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← Specular Material - Interactive 3D Graphics

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Showing Revision 2 created 05/24/2016 by Udacity Robot.

  1. There are quite a few materials that are nearly diffuse reflectors such as rough
  2. wood, newspaper, concrete, and mouse pad. However, a considerable number of
  3. surfaces are shiny or glossy. We call these specular materials. Examples include
  4. polish metals, plastics, polish wood, glass, glazed ceramics, and enamel paint.
  5. These materials look different when you view them different angles, so we need
  6. to take into account the direction from the surface to the eye. One standard way
  7. of simulating specular materials is called the Blinn-Phong Reflection Model
  8. named after its inventors, Jim Blinn and Bui Tuong Phong. The full model has a
  9. number of terms in it for self-shadowing and for a shininess factor called the
  10. Fresnel coefficent. But the simplest and most common form is this. Specular
  11. equals the maximum of N dot H or 0, whichever is larger, raised to a power. N is
  12. the surface normal, same as with diffuse material. H is called the half angle
  13. vector. Say, you're given a surface, a light source direction, and a viewer
  14. direction. How would you point a mirror so that the light reflected directly
  15. toward the viewer? The answer is the half angle vector, which is the vector
  16. halfway between these two directions, so that these two angles are equal. If the
  17. surface normal and the half angle are identical, then the surface is perfectly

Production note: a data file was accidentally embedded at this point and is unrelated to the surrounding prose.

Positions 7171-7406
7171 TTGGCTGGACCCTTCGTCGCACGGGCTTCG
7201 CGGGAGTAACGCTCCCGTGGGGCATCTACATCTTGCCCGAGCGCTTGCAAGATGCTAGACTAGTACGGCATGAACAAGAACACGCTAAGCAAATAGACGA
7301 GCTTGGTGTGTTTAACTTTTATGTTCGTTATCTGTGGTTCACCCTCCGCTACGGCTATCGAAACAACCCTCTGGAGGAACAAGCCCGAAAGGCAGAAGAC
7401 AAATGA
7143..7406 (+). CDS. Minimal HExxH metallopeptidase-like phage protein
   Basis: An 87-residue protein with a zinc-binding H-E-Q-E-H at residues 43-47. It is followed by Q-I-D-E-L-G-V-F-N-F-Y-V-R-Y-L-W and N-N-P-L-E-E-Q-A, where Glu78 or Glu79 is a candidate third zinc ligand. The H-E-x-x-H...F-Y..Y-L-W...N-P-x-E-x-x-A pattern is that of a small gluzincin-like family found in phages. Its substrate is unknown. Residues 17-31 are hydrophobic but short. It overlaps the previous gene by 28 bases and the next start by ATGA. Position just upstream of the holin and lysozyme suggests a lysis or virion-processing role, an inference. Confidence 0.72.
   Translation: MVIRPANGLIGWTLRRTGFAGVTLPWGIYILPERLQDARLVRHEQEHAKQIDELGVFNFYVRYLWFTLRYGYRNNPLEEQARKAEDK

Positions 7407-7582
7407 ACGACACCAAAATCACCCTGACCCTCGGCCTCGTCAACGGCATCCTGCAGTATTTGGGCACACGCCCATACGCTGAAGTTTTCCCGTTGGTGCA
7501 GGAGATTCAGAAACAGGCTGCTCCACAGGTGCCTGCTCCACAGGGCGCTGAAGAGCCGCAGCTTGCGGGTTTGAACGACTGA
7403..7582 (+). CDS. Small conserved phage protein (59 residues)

18. aligned to reflect light to the eye. So, N dot H would be 1, and all light is
  19. reflective. As the normal and the half angle diversion direction, N dot H
  20. becomes smaller. Once the angle between these vectors is 90 degrees, the
  21. contribution goes to 0. The maximum function here limits the inputs so that this
  22. value is never negative. We want to avoid it being negative because we're about
  23. to raise it to a power. The S factor here is the shininess or specular power,
  24. and has a range from 1 to infinity, though anything above 100 is not too much
  25. different. When you raise a fraction to a power, the result is smaller, and
  26. smaller still the higher the power. For example, 0.5 squared is 0.25, cubed, is
  27. 0.125, and so on. By raising this term to a higher power, the object appears
  28. shinier. We can see this in the graph of N dot H versus the specular intensity.
  29. As the cosine power rises, the slope becomes tighter and tighter and gets
  30. sharper. What the half angle represents is the distribution of microfacets on a
  31. surface. A microfacet is a way of thinking how a material reflects light. For
  32. example, a fairly smooth surface may look like this. Light coming in from one
  33. direction will bounce off the surface mostly in the reflection direction. A
  34. rougher surface will a lower shininess has a distribution of facets more like
  35. this and the light will still go in the reflection direction, but with a much
  36. wider dispersal. At this point, it's best for you to try out the specular power
  37. function and see how it responds. An example program that follows, you control
  38. the ambient, diffuse, and specular contributions. Try playing with the shininess
  39. and other controls to see their effects.